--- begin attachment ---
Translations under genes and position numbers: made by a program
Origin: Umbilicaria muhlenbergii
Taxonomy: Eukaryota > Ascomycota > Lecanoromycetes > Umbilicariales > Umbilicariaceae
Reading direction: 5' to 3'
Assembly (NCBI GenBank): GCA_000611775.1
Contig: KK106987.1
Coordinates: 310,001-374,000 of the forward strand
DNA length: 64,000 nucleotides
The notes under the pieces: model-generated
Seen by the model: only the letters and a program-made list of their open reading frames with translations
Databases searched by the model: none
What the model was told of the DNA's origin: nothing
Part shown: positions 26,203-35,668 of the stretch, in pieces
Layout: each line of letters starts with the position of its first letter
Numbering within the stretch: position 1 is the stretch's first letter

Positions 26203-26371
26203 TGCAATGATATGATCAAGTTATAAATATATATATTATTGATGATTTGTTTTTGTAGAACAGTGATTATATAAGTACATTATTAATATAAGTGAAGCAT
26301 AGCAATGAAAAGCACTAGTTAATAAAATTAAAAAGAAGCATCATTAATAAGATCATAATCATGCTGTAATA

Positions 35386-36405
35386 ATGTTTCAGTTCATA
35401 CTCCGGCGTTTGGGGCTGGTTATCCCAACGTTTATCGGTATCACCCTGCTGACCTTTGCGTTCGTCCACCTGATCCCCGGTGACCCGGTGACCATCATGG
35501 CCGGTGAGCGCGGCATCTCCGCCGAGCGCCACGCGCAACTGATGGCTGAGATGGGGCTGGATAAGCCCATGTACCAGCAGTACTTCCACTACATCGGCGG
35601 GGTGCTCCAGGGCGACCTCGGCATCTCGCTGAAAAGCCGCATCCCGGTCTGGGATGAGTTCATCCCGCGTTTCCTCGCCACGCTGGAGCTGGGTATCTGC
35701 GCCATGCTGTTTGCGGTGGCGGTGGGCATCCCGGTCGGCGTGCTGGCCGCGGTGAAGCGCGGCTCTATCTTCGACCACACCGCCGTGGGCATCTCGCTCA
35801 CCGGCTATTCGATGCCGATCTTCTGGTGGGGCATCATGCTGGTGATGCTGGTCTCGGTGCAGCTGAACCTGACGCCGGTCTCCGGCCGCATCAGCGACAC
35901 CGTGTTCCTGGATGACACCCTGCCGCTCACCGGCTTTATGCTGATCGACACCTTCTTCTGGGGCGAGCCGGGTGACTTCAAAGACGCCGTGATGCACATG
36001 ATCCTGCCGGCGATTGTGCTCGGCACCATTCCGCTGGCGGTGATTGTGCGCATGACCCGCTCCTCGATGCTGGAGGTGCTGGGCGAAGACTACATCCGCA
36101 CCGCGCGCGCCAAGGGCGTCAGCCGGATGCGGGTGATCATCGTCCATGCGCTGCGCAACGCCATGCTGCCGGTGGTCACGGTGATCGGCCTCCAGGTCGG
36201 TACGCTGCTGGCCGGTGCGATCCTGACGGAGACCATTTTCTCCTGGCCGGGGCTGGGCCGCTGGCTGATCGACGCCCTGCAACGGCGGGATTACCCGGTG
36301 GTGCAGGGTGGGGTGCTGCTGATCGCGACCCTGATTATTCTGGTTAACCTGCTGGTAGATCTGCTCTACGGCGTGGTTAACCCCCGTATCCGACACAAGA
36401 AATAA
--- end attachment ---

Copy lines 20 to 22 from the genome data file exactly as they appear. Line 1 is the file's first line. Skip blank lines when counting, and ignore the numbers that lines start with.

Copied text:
35386 ATGTTTCAGTTCATA
35401 CTCCGGCGTTTGGGGCTGGTTATCCCAACGTTTATCGGTATCACCCTGCTGACCTTTGCGTTCGTCCACCTGATCCCCGGTGACCCGGTGACCATCATGG
35501 CCGGTGAGCGCGGCATCTCCGCCGAGCGCCACGCGCAACTGATGGCTGAGATGGGGCTGGATAAGCCCATGTACCAGCAGTACTTCCACTACATCGGCGG